Facts:  Plaintiff Gonzales formerly worked as a driver for defendant San Gabriel Transit, Inc., a transportation company which facilitates traditional taxicab passenger service.  In February 2014, plaintiff filed a putative class action alleging that defendant, among other things, misclassified drivers as independent contractors in violation of the California Labor Code and Industrial Welfare Commission Wage Order No. 9-2001.  Plaintiff sought to certify a class defined as all non-employee drivers, or lessees of defendant from February 14, 2010 to the present (the class period) who drove a taxicab or van and paid defendant a weekly vehicle lease.   Alternatively, plaintiff proposed certification of three subclasses. The trial court found that plaintiff had shown the existence of an ascertainable and sufficiently numerous class and that he and counsel were adequate representatives.  However, the court found that plaintiff failed to show that the issue of misclassification as an independent contractor was susceptible to common proof.  The trial court based its ruling largely on distinctions between terms of several written agreements between plaintiff and other drivers in effect during the class period. 

Court's Decision:  The California Court of Appeal reversed and remanded based on the intervening California Supreme Court decision in Dynamex Operations West, Inc. v. Superior Court, 4 Cal. 5th 903, 232 Cal. Rptr. 3d 1 (2018).  In Dynamex, the California Supreme Court adopted the ABC test under which the hiring entity must show all of the following to establish an independent contractor relationship:  (A) that the worker is free from the control and direction of the hiring entity in connection with the performance of the work, both under the contract for the performance of the work and in fact; and (B) that the worker performs work that is outside the usual course of the hiring entity’s business; and (C) that the worker is customarily engaged in an independently established trade, occupation, or business of the same nature as the work performed.  The court of appeal held that Dynamex applies retroactively and that the ABC test is not only applicable to claims under the wage orders, but also to Labor Code claims rooted in one or more wage orders, or predicated on conduct alleged to have violated a wage order.  It then determined that most of plaintiff’s claims were rooted in wage order protections and requirements, and as such the ABC test must be applied.  The court remanded the case to the trial court for application of the ABC test.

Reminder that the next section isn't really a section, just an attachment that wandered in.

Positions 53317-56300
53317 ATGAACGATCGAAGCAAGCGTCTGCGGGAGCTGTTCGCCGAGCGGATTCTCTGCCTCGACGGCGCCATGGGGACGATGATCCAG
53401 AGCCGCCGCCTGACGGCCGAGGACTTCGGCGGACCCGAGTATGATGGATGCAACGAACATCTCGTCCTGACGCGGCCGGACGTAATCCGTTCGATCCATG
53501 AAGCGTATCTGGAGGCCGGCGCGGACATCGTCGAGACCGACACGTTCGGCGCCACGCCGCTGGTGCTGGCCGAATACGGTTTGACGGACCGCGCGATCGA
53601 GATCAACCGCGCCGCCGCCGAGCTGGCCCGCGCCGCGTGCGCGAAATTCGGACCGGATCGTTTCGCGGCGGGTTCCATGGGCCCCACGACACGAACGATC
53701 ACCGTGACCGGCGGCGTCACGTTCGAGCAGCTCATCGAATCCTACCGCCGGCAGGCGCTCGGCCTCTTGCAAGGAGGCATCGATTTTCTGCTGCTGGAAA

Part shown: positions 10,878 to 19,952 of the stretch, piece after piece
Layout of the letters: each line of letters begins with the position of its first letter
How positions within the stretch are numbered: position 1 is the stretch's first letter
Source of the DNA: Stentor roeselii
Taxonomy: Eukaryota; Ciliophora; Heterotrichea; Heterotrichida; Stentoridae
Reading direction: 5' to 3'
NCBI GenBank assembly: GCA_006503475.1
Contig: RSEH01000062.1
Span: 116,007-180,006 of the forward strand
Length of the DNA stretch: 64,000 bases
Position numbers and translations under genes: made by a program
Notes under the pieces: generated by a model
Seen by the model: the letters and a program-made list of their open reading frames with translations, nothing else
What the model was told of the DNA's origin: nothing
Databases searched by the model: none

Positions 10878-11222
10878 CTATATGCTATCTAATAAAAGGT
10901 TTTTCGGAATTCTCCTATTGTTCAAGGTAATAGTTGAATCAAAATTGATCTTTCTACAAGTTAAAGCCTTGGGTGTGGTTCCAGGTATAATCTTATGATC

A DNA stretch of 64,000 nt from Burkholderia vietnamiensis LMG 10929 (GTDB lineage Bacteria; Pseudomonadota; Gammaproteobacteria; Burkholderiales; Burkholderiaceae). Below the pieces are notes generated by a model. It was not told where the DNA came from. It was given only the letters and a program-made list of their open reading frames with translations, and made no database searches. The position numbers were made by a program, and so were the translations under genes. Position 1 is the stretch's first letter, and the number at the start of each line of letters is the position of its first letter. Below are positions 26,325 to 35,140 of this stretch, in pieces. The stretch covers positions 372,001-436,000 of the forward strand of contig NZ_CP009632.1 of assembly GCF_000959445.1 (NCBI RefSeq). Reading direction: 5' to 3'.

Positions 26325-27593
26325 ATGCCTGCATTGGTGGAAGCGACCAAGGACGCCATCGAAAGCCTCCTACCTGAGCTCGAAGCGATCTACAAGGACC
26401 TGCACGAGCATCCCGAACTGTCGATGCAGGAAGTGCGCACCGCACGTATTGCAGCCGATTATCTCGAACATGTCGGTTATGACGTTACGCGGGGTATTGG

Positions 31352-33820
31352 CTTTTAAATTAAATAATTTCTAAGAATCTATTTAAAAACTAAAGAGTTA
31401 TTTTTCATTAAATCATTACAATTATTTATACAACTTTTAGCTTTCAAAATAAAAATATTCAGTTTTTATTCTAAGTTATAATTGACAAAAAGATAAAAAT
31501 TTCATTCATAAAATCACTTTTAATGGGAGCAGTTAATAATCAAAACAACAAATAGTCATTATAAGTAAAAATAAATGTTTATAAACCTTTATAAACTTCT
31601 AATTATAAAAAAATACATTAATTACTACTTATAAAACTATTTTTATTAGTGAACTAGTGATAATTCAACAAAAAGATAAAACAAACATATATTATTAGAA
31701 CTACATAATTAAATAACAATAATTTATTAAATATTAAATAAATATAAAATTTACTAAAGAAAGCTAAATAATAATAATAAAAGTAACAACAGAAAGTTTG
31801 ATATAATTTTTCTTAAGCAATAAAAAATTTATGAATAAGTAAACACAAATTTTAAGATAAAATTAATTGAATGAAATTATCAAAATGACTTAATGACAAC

Practical Implications:  California Assembly Bill 5, effective on January 1, 2020, essentially adopts this holding, as it expands the ABC test to the California Labor Code, Unemployment Insurance Code, and wage orders.  The case could have an impact on pending litigation based on the holding that Dynamex has retroactive effect.